How do stem cells repair damage caused by a heart attack?
Researchers exploring how stem cells can be used discovered that cardiopoietic stem cells could repair in tissue in mouse models of heart attacks.
Researchers testing cardiopoietic stem cells in repairing the damage caused by a heart attack have shown they can restore cardiac muscle back to its condition before the heart attack and revealed more about how stem cells may work.
This study sheds light on the most intimate, yet comprehensive, regenerative mechanisms”
According to the study, published in NPJ Regenerative Medicine, human cardiopoietic (able to produce cardiac tissue) stem cells from human bone marrow targeted damaged proteins and reversed complex changes caused by a heart attack in murine models.
“The extent of change caused by a heart attack is too great for the heart to repair itself or to prevent further damage from occurring. Notably, however, cardiopoietic stem cell therapy reversed, either fully or partially, two-thirds of these disease-induced changes, such that 85 percent of all cellular functional categories affected by disease responded favourably to treatment,” said Dr Andre Terzic, study senior author and director of Mayo Clinic’s Center for Regenerative Medicine in the US.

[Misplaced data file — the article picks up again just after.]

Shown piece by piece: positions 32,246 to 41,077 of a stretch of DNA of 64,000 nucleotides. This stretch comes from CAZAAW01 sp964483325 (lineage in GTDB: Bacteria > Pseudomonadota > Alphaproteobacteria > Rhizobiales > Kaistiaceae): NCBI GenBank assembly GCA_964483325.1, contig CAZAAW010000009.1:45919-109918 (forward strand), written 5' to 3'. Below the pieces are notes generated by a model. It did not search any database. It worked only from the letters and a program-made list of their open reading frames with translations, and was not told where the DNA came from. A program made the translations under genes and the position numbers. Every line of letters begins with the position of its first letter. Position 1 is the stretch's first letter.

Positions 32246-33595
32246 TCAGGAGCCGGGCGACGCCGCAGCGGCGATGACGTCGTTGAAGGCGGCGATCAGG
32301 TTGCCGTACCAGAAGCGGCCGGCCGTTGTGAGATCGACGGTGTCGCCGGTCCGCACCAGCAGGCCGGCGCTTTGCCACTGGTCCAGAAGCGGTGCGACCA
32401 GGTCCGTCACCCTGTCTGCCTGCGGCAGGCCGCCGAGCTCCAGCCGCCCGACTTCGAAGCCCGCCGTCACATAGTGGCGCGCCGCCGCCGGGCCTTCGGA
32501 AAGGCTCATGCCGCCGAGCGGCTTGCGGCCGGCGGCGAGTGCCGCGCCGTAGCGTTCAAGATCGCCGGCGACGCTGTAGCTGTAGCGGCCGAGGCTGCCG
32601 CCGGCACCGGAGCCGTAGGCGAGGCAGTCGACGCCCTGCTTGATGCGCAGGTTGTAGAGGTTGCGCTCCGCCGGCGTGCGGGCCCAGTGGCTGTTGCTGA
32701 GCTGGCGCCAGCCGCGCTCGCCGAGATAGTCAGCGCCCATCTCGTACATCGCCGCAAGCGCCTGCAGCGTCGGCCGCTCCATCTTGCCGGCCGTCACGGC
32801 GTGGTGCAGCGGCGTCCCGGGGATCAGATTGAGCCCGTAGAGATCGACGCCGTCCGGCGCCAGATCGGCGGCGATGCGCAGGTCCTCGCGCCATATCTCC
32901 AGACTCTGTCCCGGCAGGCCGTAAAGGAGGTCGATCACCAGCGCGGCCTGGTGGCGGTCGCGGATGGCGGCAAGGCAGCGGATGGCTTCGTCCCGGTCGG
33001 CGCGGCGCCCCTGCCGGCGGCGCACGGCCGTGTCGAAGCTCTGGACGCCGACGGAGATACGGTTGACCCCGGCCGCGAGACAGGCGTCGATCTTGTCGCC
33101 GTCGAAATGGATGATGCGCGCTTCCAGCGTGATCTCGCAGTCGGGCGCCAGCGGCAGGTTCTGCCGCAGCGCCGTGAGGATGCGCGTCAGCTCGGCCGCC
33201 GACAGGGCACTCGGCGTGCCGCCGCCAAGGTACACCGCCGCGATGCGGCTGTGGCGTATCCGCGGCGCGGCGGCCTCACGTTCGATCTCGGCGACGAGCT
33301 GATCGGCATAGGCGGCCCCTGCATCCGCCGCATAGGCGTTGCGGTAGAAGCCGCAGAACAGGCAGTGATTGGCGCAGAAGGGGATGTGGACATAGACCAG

He continued: “The actual mode of action of stem cells in repairing a diseased organ has until now been poorly understood, limiting adoption in clinical care. This study sheds light on the most intimate, yet comprehensive, regenerative mechanisms paving a road map for responsible and increasingly informed stem cell application.”
According to the study’s first author, Dr Kent Arrell, a Mayo Clinic cardiovascular researcher, the cardiopoietic cells also started to form new blood vessels on the heart alongside the new heart tissue.
A comparison of diseased hearts of control and cardiopoietic cell treated mice revealed that of the 4,000 cardiac proteins, 10 percent suffered damage during a heart attack and this damage was repaired much better in treated mice. “While we anticipated that the stem cell treatment would produce a beneficial outcome, we were surprised how far it shifted the state of diseased hearts away from disease and back toward a healthy, pre-disease state,” said Dr Arrell.
Cardiopoietic stem cells are already being tested in advanced clinical trials in heart patients.
“The current findings will enrich the base of knowledge pertinent to stem cell therapies and may have the potential to guide therapeutic regimens in the future,” concluded Dr Terzic.